The graphic correlation method provides data for chronostratigraphic correlation of the key 'Vraconnian' sections (Fig. 8 ). The proposed 'Vraconnian Stage' correlates with the upper part of the Upper Albian Substage (Fig. 4 ). The cross section datum is the Albian/Cenomanian stage boundary as defined by the FO of R. globotruncanoides. used the FOs of Mortoniceras fallax and Neophlycticeras blancheti to define the base of the 'Vraconnian', which is approximated by the -250 m position in the VRACCS.1 database. This position correlates with the unconformity at the base of zones XII-XIII in the Folkestone section and with the transgressive facies between -800 and -781 m in the MAR 203 core at Marcoule. The same time line also correlates within the lowstand limestone bundles in the Mont Risou and Diégo core. The entire interval of the Bracquegnies Formation in the Strépy boatlift section and in the Harchies N° 1 well ( , 2008, Fig. 17 ) correlates with Folkestone zones XII-XIII. The organic-rich interval in the Mont Risou section lies within the lower part of the transgressive interval equivalent to zone XII; it may represent maximum flooding. In the Mont Risou section a lower bundle of bioclastic-glauconitic limestone from about 50 to 80 m ( , 2008, Fig. 11 ) correlates with the lower condensed section between zones VIII and IX at Folkestone.
The thickness of the 'Vraconnian Stage' varies greatly among the sections as noted by (2008). In the MAR 203 core at Marcoule the equivalent 'Vraconnian' interval is 317 m thick, eight times than thicker than at the Strépy section, more than twenty-three times thicker than at Folkestone, and nearly 160 times thicker than in the 'Vraconnian' reference section in Switzerland. The rates of sediment accumulation varied from 4.5 m/myr at Folkestone to 37.6 m/myr at Mont Risou, and 111.6 m/myr at Marcoule. The rate of accumulation is based on the compacted section and is not a sedimentation rate. These rates are based on the duration of about 3 myr for the 'Vraconnian' interval. This great range in rates is based on very different basin subsidence histories and tectonic conditions of each section.,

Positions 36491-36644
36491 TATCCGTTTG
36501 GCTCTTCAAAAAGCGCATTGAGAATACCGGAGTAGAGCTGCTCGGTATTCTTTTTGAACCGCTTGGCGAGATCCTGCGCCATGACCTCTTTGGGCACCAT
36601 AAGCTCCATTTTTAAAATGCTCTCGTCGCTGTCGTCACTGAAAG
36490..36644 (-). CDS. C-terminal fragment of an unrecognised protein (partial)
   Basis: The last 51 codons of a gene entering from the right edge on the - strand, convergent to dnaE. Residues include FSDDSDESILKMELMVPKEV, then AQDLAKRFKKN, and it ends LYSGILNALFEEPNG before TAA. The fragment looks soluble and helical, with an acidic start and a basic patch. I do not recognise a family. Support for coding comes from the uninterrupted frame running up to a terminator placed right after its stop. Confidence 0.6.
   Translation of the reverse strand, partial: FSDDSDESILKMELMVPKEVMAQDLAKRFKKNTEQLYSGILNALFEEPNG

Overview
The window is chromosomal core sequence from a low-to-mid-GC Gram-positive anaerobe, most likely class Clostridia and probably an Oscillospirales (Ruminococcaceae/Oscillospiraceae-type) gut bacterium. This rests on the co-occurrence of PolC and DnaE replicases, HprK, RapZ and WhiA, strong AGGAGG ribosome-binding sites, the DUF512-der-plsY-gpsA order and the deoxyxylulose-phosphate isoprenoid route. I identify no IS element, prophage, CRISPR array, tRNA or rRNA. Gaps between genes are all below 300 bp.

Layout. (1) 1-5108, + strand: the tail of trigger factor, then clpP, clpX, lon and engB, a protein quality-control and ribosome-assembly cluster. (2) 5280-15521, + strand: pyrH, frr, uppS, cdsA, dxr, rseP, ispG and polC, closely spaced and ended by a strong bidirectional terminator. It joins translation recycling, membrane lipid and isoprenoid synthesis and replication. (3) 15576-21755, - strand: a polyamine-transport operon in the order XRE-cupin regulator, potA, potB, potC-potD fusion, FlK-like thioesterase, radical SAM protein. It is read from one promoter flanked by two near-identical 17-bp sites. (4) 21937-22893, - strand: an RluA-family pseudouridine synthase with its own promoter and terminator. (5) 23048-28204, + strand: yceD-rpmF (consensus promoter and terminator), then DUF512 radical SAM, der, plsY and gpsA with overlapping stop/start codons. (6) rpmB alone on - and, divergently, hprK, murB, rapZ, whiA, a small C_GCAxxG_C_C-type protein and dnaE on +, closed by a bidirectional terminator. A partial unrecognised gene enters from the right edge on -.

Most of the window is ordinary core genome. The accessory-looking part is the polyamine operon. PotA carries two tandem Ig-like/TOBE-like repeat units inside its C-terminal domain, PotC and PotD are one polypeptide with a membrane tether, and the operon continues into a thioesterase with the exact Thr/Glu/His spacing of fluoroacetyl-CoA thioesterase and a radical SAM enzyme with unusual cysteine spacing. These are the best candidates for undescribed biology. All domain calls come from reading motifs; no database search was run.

Figure 8: Stratigraphic correlation of key 'Vraconnian' sections using base of Cenomanian Stage as datum. CSU values are meters in the Mont Risou section of et alii (1996, MIDK.24). Ages interpolated by graphic correlation of the VRACCS.1 database with the MIDK45CS.1 database. Age of lower part of Valbonne Formation below intra-formational unconformity at -800 m not projected because of the absence of fossils.
This criterion is essential to the definition of lithostratigraphic units such as formations (NACSN, 2005). However, it is not part of the definition of a stage, in which lithofacies change from basin to basin. The lithologies that comprise the 'Vraconnian' interval are quite different from section to section ( , 2008), and thus do not make up a mappable lithostratigraphic unit.